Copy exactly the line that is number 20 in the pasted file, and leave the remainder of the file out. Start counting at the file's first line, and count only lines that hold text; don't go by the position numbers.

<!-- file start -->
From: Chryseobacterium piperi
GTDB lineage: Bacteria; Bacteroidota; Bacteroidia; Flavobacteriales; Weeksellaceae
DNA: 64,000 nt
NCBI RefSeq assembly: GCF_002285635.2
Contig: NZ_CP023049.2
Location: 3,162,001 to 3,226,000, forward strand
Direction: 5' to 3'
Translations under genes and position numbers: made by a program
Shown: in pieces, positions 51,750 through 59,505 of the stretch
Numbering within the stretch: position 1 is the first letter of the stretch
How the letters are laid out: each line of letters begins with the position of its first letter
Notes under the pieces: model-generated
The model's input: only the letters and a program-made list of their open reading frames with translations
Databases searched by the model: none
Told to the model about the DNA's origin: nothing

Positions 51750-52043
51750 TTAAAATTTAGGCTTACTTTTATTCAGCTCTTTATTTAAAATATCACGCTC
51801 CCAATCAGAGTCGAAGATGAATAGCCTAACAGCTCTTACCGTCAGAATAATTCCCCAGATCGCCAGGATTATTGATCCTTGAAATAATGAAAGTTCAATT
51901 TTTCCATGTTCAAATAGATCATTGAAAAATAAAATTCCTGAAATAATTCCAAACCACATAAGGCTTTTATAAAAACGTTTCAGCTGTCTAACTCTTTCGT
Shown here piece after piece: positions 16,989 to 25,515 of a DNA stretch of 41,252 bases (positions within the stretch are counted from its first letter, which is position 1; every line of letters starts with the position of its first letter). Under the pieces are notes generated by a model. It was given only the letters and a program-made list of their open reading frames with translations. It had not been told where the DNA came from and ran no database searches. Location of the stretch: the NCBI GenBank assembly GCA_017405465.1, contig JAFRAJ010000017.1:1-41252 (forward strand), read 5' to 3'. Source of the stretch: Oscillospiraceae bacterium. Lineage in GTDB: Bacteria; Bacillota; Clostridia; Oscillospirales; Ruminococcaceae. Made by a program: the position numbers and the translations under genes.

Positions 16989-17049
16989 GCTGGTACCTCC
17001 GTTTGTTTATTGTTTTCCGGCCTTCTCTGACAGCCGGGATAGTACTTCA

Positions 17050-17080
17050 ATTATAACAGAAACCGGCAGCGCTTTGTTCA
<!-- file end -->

Shown here piece after piece: positions 16,989 to 25,515 of a DNA stretch of 41,252 bases (positions within the stretch are counted from its first letter, which is position 1; every line of letters starts with the position of its first letter). Under the pieces are notes generated by a model. It was given only the letters and a program-made list of their open reading frames with translations. It had not been told where the DNA came from and ran no database searches. Location of the stretch: the NCBI GenBank assembly GCA_017405465.1, contig JAFRAJ010000017.1:1-41252 (forward strand), read 5' to 3'. Source of the stretch: Oscillospiraceae bacterium. Lineage in GTDB: Bacteria; Bacillota; Clostridia; Oscillospirales; Ruminococcaceae. Made by a program: the position numbers and the translations under genes.